The Old Woman, the Tulip, and the Dog (Pitt Poetry Series) (Paperback)
University of Pittsburgh Press, 9780822962915, 80pp.
Publication Date: January 15, 2014
List Price: 15.95*
* Individual store prices may vary.
This book by a major American poet is for poetry readers at all levels, academic and non-academic. It is a sequence of poems that will surprise and delight readers—in the voices of an old woman full of memories, a glamorous tulip, and an earthy dog who always has the last word.
About the Author
Alicia Suskin Ostriker is one of America’s premier poets and critics. She is the author of fifteen poetry collections, including The Book of Life: Selected Jewish Poems, 1979–2011; The Book of Seventy; The Mother/Child Papers; No Heaven; the volcano sequence; and The Little Space: Poems Selected and New, 1968–1998, as well as several books on the Bible. She has received the Paterson Poetry Prize, the Paterson Award for Sustained Literary Achievement, the William Carlos Williams Award, the San Francisco State Poetry Center Award, the National Jewish Book Award, and has twice been a finalist for the National Book Award. Ostriker is professor emerita of English at Rutgers University and teaches in the low-residency MFA program of Drew University.
Praise For The Old Woman, the Tulip, and the Dog (Pitt Poetry Series)…
"In her new collection, 'The Old Woman, the Tulip, and the Dog,' Ostriker brings together a trio of voices-each a living thing, each mortal and yet calling out its truths in a clear tenor. These three voices, extraordinary in their ordinariness, build conversations that whirl around each topic. They catch angles of consideration that illuminate issues of the body, mind, relationships, and the earth itself. The woman, the tulip, and the dog have their say in turn, agree and disagree where they ought, and leave the reader in a deep, smiling contemplation. . . When Ostriker speaks this way through these dynamic, lovable beings, I am reminded of the burdens and aches of life as well as its joys and triumphs."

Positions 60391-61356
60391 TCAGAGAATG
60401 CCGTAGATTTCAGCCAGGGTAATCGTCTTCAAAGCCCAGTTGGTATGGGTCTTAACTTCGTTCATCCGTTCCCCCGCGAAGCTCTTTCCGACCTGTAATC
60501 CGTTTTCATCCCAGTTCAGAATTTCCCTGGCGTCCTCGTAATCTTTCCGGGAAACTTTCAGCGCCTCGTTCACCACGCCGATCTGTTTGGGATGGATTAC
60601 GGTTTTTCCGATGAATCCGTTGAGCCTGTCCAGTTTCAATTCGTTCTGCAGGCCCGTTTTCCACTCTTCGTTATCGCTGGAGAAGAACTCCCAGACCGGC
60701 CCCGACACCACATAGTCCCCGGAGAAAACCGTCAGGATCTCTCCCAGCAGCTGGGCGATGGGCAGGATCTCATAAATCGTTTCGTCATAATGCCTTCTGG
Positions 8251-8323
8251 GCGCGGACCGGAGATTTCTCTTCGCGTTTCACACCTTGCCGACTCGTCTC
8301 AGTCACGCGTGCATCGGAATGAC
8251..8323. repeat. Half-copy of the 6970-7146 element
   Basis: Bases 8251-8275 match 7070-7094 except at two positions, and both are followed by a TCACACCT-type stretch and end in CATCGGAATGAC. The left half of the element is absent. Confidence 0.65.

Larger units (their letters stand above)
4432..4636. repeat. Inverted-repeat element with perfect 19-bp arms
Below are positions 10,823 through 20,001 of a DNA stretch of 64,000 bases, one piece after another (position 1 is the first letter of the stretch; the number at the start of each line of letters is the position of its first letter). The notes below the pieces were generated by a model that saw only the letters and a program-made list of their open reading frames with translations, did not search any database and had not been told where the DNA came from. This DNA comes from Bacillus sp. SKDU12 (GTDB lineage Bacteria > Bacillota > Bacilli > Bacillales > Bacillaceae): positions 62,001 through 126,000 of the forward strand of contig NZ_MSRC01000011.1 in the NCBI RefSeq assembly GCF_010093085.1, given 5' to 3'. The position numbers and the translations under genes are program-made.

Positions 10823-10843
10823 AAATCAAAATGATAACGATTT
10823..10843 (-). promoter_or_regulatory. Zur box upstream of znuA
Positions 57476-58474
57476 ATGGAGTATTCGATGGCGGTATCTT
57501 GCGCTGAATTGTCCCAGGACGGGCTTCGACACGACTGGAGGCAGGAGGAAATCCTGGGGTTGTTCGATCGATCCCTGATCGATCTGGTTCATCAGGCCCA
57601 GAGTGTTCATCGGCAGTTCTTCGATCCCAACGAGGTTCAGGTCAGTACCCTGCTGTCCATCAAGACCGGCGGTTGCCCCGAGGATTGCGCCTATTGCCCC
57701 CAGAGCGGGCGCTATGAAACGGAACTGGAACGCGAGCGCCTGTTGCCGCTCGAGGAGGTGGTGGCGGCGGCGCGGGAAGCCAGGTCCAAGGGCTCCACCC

“These three characters weave a multicolored tapestry of memory, philosophy, and desire to remind us that our perceptions of life are what define experience.”
—Coal Hill Review
—Coal Hill Review
“A joyous, accessible engagement.”
“‘Without contraries there is no progression,’ wrote William Blake. To his examples—reason and energy, attraction and repulsion—Alicia Ostriker’s singular sequence adds restraint and splash, tenderness and ferocity, naked hunger and the fine garb of style. <I>The Old Woman, the Tulip, and the Dog</I> could only have been written by a poet who’s both lived and written her way to this marvelously idiosyncratic, urgent, no-holds-barred book, a masque and pageant not to be missed.”
“The informal mastery of these poems is marvelous. Ostriker has devised a style that is offhand-seeming, a voice that is effortlessly concise, and a subject matter that has leapt far past the personal. Bawdy, ruthless, insightful, and compassionate, these poems feel like play, even as they take you through configuration after configuration of the mortal condition. Reading them, I feel like I’m encountering poetry translated from Eastern Europe, or written by some unknown brilliance in Argentina. Everyone should read them; they’re beautiful, and universal.”
“In a voice absolutely her own—wild, earthy, irreverent, full of humor and surprise—Ostriker takes on nothing less than what it feels like to be alive. Her three memorable characters ache and revel and insist on our many-sidedness. God, sex, song, and more are up for discussion, but the pleasure-loving dog has the last word.”
“Ostriker has composed a spirited theme and variations for an uncommon trio: a woman endowed with the candor and wisdom of age; a sultry tulip, tossing her dark red skirts; and a dog, all bounding uninhibited energy. Their interplay is filled with surprises, enlivened by Ostriker’s shrewd psychological insights and sure comic touch.”
"The implications of these poems are worthy of consideration and the journey to arrive at meaning is an entertaining and enjoyable undertaking."
—The Hollins Critic
—The Hollins Critic